Mr. Lebda is our Chairman, Chief Executive Officer and a member of our Board of Directors and has served in such capacities since January 2008, when the Company was spun-off from IAC/InterActiveCorp. Previously, Mr. Lebda served as President and Chief Operating Officer of IAC/InterActiveCorp from January 2006 to August 2008. Prior to that, Mr. Lebda served as Chief Executive Officer, President and Chairman of the Board of Directors of LendingTree, LLC, which he founded in June 1996. Before founding LendingTree, Mr. Lebda worked as an auditor and consultant for PricewaterhouseCoopers.

 

 

Relevant Expertise

 

Mr. Lebda, as the founder of LendingTree, LLC, provides our Board of Directors with a vital understanding and appreciation of the Company’s business and history. His experience as Chief Operating Officer of IAC/InterActiveCorp, a large conglomerate of Internet companies, as well as his financial and accounting expertise, also qualify him to serve on our Board of Directors. Mr. Lebda also brings to our Board of Directors a valuable understanding of the role played by directors of publicly-held companies due to his prior service on the board of Eastman Kodak Company.

 

Other Public Company Boards
None.

 

   

Steve Ozonian 

Chief Executive Officer of the Williston Financial Group
Director since: 2011 

Age: 67 

     

Committees: 

   Audit Committee (Chair)

 

   Compensation Committee (Chair)

 

 

Biography

 

Mr. Ozonian currently serves as CEO of the Williston Financial Group and serves on its Board of Directors. He previously served as a member of our Board of Directors from August 2008 to November 2010. He resigned from the Board of Directors effective November 1, 2010 to join our company as Chief Executive Officer of its proprietary full service real estate brokerage business known as RealEstate.com, REALTORS®. In March 2011, we announced that we had finalized a plan to close all of the field offices of RealEstate.com and Mr. Ozonian resigned from his position as Chief Executive Officer of the division. Prior to his employment at our company, Mr. Ozonian served as the Chairman of the Board of Directors of Global Mobility Solutions, a global provider of human resources and real estate services. Mr. Ozonian has held other high-level positions in the homeownership industry including Chairman and CEO of Prudential’s real estate and related businesses, CEO of Realtor.com and National Homeownership Executive for Bank of America.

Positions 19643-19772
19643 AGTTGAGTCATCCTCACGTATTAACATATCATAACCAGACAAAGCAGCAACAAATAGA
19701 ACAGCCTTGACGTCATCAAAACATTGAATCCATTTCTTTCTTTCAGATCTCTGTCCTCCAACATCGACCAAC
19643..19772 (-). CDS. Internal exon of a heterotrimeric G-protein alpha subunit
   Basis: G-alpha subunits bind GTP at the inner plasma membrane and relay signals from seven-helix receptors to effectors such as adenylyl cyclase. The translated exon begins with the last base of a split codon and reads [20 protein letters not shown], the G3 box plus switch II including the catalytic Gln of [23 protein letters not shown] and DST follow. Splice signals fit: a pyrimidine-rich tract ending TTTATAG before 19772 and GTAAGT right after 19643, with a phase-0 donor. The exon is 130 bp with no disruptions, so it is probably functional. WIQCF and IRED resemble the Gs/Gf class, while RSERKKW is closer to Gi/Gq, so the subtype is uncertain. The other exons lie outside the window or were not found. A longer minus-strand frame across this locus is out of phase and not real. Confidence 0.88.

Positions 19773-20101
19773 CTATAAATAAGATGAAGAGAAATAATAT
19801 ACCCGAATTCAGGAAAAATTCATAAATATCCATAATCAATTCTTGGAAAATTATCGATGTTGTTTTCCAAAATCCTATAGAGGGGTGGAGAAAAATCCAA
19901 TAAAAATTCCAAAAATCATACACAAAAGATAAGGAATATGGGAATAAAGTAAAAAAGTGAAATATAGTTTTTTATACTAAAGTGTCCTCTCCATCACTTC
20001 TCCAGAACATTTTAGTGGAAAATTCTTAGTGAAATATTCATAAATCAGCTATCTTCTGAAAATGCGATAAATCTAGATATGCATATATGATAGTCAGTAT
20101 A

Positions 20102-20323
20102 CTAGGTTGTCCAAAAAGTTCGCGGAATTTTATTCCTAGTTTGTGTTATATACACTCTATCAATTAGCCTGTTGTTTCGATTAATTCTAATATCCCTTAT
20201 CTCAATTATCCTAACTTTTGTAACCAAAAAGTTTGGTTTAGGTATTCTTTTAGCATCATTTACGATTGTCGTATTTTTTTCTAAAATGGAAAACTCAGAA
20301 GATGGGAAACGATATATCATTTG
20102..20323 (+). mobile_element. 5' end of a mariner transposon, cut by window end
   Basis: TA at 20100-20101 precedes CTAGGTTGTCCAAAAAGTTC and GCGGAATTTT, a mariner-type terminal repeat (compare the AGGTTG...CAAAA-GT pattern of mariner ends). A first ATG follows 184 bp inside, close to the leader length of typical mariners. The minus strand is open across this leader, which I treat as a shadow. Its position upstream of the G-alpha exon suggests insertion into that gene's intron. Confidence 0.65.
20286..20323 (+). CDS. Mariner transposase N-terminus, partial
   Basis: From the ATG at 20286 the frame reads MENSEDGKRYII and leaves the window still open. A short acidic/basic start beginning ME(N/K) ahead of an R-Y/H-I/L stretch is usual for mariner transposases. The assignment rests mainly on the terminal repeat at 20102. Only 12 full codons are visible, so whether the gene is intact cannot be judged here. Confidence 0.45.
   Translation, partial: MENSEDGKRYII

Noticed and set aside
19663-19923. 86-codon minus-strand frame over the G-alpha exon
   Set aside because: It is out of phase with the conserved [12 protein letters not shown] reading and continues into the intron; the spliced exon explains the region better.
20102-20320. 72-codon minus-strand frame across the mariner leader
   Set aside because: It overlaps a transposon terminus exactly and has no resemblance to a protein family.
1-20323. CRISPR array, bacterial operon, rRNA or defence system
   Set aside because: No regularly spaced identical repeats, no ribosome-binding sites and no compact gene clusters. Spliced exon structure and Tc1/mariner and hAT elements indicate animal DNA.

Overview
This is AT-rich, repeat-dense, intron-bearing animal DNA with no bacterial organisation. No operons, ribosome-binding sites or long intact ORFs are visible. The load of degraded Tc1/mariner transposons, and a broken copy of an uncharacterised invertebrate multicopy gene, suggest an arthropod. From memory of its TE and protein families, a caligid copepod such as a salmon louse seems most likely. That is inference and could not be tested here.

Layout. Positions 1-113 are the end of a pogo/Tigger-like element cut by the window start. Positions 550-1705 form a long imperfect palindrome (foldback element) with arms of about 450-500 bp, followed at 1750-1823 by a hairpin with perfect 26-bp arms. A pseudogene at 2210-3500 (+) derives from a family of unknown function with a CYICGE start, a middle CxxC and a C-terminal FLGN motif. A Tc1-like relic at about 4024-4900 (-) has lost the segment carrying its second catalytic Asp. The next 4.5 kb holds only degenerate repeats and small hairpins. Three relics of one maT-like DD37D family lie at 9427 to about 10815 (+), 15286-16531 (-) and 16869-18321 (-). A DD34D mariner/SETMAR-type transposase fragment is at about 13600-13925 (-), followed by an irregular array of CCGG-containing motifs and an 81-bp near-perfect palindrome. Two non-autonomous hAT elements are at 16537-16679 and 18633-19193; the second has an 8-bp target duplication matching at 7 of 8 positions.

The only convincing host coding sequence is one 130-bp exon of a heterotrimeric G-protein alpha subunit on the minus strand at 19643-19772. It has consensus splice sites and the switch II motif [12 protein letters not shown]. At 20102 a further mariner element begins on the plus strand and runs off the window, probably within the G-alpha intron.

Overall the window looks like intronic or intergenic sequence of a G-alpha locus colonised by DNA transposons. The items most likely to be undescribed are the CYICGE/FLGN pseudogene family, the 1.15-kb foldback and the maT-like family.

Mr. Ozonian is a member of the Board of Directors of loanDepot, Inc. (NYSE: LDI) and Attom Data, a real estate data services company. Mr. Ozonian is also a member of the Board of Directors of Inside Real Estate, a real estate software services provider to the residential real estate industry. 

 

Relevant Expertise

 

Mr. Ozonian provides our Board of Directors with valuable large public company leadership experience and mergers and acquisitions expertise. He has significant executive experience and a deep understanding of the functions of a board of directors acquired through service as chairman of other corporate boards.

 

Other Public Company Boards 

loanDepot, Inc. (NYSE: LDI).

 

         
   

Diego Rodriguez 

Technology Leader and Former Chief Product Officer, Intuit 

Director since: 2022 

Age: 53 

         

Committees:

  Transactions Committee

 

 

Biography